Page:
Changes in Tax Status After Divorce

For many couples, few things provoke unnecessary fights as easily as money issues. If you and your spouse are considering a divorce, and you filed your taxes jointly during your marriage, a divorce fault and no fault divorce may mean a change in tax status. Although sorting out all the threads of your finances can be a very complicated process, you can prevent needless fights by seeking the help of a divorce lawyer.
Most married couples today both hold down full-time jobs. Combining two working incomes can be a great way to maximize your spending power, and in some cases it can have tax benefits. Although in previous years joint filing could mean falling into higher tax brackets, the brackets have since been adjusted to favor married couples filing together. In addition, filing together means sharing deductions, which can mean even more tax relief.
But if your relationship becomes strained, and divorce looks like it might be the best option for you, a tax situation you previously took for granted can change significantly. Filing jointly typically means averaging your incomes, which can make a higher-earning spouse’s wages fall into a lower tax bracket than they would filing as a single person.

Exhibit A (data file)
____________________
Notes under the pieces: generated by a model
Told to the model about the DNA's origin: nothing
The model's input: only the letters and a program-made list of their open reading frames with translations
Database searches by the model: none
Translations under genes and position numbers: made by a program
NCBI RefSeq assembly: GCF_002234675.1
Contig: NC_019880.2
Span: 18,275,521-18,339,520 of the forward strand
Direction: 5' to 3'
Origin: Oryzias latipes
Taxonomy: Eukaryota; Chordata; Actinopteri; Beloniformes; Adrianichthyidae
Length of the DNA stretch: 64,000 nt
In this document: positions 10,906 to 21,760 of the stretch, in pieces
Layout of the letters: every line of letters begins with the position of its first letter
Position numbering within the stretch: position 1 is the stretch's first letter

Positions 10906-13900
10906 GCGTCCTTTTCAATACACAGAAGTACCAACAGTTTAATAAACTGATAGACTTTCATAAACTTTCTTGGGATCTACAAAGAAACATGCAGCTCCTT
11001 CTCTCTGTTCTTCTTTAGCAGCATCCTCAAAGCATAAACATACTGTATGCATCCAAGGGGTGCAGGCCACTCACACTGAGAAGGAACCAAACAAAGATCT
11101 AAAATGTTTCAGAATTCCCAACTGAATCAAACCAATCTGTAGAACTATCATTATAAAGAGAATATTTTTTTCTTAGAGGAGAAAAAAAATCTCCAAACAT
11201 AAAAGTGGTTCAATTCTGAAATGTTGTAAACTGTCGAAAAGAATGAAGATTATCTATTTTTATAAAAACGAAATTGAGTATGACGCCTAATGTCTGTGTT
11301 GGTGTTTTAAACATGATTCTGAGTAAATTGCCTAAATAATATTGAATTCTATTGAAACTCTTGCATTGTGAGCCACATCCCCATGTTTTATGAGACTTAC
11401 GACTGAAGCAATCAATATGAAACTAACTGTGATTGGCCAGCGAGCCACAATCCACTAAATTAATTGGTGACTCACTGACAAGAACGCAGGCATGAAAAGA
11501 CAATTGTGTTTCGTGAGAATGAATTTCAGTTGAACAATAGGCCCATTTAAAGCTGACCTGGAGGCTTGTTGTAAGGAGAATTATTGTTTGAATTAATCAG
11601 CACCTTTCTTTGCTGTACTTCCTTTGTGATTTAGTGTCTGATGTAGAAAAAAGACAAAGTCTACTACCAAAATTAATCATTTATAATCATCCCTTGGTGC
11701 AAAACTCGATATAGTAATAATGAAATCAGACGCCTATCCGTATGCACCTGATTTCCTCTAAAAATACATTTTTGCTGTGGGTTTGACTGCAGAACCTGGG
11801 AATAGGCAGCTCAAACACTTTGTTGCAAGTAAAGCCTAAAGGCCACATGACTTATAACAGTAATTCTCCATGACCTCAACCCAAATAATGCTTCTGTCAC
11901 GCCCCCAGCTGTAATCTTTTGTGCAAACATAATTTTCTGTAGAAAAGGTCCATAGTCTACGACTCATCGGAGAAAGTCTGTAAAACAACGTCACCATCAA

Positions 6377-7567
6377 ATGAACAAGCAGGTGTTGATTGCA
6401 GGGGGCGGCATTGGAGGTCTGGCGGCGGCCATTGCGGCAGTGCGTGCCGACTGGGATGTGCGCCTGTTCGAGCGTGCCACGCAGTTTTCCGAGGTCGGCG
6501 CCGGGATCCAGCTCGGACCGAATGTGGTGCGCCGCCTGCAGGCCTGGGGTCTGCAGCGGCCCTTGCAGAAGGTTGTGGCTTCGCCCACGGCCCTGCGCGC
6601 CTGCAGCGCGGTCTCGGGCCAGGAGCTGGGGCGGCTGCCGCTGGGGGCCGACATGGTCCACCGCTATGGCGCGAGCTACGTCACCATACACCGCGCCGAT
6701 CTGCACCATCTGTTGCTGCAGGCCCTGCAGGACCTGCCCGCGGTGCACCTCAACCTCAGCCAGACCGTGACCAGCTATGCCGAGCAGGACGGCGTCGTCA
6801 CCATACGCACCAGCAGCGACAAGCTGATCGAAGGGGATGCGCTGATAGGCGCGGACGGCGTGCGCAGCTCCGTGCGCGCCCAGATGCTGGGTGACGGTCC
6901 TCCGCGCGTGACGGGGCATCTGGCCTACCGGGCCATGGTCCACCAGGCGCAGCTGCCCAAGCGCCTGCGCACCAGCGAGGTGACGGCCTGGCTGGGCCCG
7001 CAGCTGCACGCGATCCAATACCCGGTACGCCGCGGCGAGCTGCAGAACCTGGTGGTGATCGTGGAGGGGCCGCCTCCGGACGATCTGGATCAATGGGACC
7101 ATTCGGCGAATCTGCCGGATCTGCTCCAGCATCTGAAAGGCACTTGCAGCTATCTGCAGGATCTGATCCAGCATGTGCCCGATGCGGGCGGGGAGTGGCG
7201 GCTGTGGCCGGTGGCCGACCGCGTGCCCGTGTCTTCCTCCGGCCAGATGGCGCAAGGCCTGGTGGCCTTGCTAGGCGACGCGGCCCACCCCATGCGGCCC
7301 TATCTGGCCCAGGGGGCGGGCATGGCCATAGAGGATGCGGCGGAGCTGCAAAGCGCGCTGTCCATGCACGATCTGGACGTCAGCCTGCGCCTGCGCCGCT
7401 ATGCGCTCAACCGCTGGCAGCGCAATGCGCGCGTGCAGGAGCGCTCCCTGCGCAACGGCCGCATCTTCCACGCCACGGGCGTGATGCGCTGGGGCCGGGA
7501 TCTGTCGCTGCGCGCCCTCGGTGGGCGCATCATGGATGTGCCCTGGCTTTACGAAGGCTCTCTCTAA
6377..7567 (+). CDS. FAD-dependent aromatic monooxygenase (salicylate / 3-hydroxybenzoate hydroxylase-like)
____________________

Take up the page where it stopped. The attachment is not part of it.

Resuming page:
If both spouses have a similar paycheck, the shared deductions and (in some cases) married tax credits might be the primary incentive for filing together. Deductions and international human rights law pdf credits can certainly make a big impact on your tax return, but your income may or may not change tax brackets once you and your spouse have finished your divorce.
The best course of action for you and your spouse depends entirely on your unique financial circumstances. Your earned income is a major factor, but there can be other tax issues-such as deductions for medical bills-that can affect your returns. Whatever the tax-related changes you will each experience after your divorce, preparation is key to ensuring your finances don’t suffer from unforeseen problems.
The only way to make sure you are taken care of is to consult an expert. Beginning the process early can save you and your spouse a great deal of frustration and unnecessary conflict over your finances during and after your divorce. By working with an experienced divorce lawyer, you can make sure your divorce works in the interests of both of you, even if your tax status changes.

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